Walking is an excellent form of exercise. But if you are getting bored with your regular walks or you stopped seeing results with your walking program, it may be time to mix things up. Check out these four simple strategies designed to help you amp up your walking power and maximize your results:
CHOOSE THE RIGHT MUSIC
Studies show the right tempo of music can help set your pace and may help you push harder for longer. Synchronizing your movements with the beat of the music can not only help you maintain a strong, rhythmic pace, it may also help you enjoy your workout more by making it feel less strenuous.
The American Council on Exercise recommends a bpm [beats per minute] of between 137–139 for power walking and between 147–169 for running. Try creating playlists with your favorite songs and then download an app called Tempo Magic ($5.99, available on iTunes) which helps you change the BPMs of the songs to your preference.
TRY HIGH-INTENSITY INTERVALS
Adding HIIT intervals to your walk allows you to go further in a shorter amount of time, meaning you’ll burn more calories. To get started, add HIIT to one of your walks each week. Here’s how: After you’ve warmed up, walk as fast as you can for 2 minutes, then walk for 3 minutes at a comfortable pace. Repeat up to 3 times. If you’d like even more direction, try this HIIT for Beginners: Walking Intervals workout.
USE A WEIGHTED VEST OR WALKING POLES
Adding extra weight can help boost your calorie burn, but it’s important to increase it in the right way. Instead of holding dumbbells or using ankle or wrist weights that can strain your joints, consider a weighted vest or walking poles to safely increase calorie expenditure with a lower risk of injury. (There are lots of vests to choose from in stores and online, but a basic model that adjusts from about 4–8 pounds generally retails between $25–40.) You can adjust how much weight is in that vest so start lightly and progress slowly. As you walk, focus on using good posture and engaging your core for maximum benefit.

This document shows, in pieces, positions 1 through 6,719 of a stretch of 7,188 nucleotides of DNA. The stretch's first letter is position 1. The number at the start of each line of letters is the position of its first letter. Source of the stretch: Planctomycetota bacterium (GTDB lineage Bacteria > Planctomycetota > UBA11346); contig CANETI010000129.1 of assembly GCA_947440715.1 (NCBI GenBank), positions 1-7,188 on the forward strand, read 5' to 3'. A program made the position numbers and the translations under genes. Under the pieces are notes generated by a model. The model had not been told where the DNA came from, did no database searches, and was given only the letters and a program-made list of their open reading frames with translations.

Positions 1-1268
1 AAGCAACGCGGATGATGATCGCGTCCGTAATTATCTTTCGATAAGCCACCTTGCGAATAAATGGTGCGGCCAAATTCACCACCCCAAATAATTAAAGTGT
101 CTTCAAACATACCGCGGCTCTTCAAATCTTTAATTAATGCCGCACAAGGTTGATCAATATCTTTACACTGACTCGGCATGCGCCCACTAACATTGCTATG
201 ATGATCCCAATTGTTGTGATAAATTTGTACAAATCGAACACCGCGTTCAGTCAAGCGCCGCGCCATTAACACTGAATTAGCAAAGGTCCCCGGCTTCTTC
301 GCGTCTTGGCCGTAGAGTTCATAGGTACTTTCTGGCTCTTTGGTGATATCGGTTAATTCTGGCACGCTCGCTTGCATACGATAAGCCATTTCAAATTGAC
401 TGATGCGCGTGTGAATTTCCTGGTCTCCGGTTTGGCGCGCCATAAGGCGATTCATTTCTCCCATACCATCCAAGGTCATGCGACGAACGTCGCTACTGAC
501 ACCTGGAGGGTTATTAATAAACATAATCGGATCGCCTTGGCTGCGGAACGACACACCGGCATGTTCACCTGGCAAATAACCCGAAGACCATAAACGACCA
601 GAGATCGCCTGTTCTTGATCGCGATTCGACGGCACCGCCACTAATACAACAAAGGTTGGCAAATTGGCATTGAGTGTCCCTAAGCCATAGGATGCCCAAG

ADD STRENGTH-TRAINING MOVES
If you don’t have time to do a separate resistance-training workout, combine it with cardio. You’ll want to avoid swinging dumbbells as you walk, but adding in strength-training intervals (using only your bodyweight) to your walk can be an effective and safe way to bring both together. For example, try doing one strength exercise after every 5 minutes of walking using moves like squats, lunges and pushups.
If you’re walking near a park, do a lap and then stop at a bench for a minute of tricep dips, step ups, incline pushups, etc. Or, when walking on the sidewalk, squat and lunge while you wait for the crosswalk light to change. You can also check out these no-equipment needed moves for more ideas and pointers on form.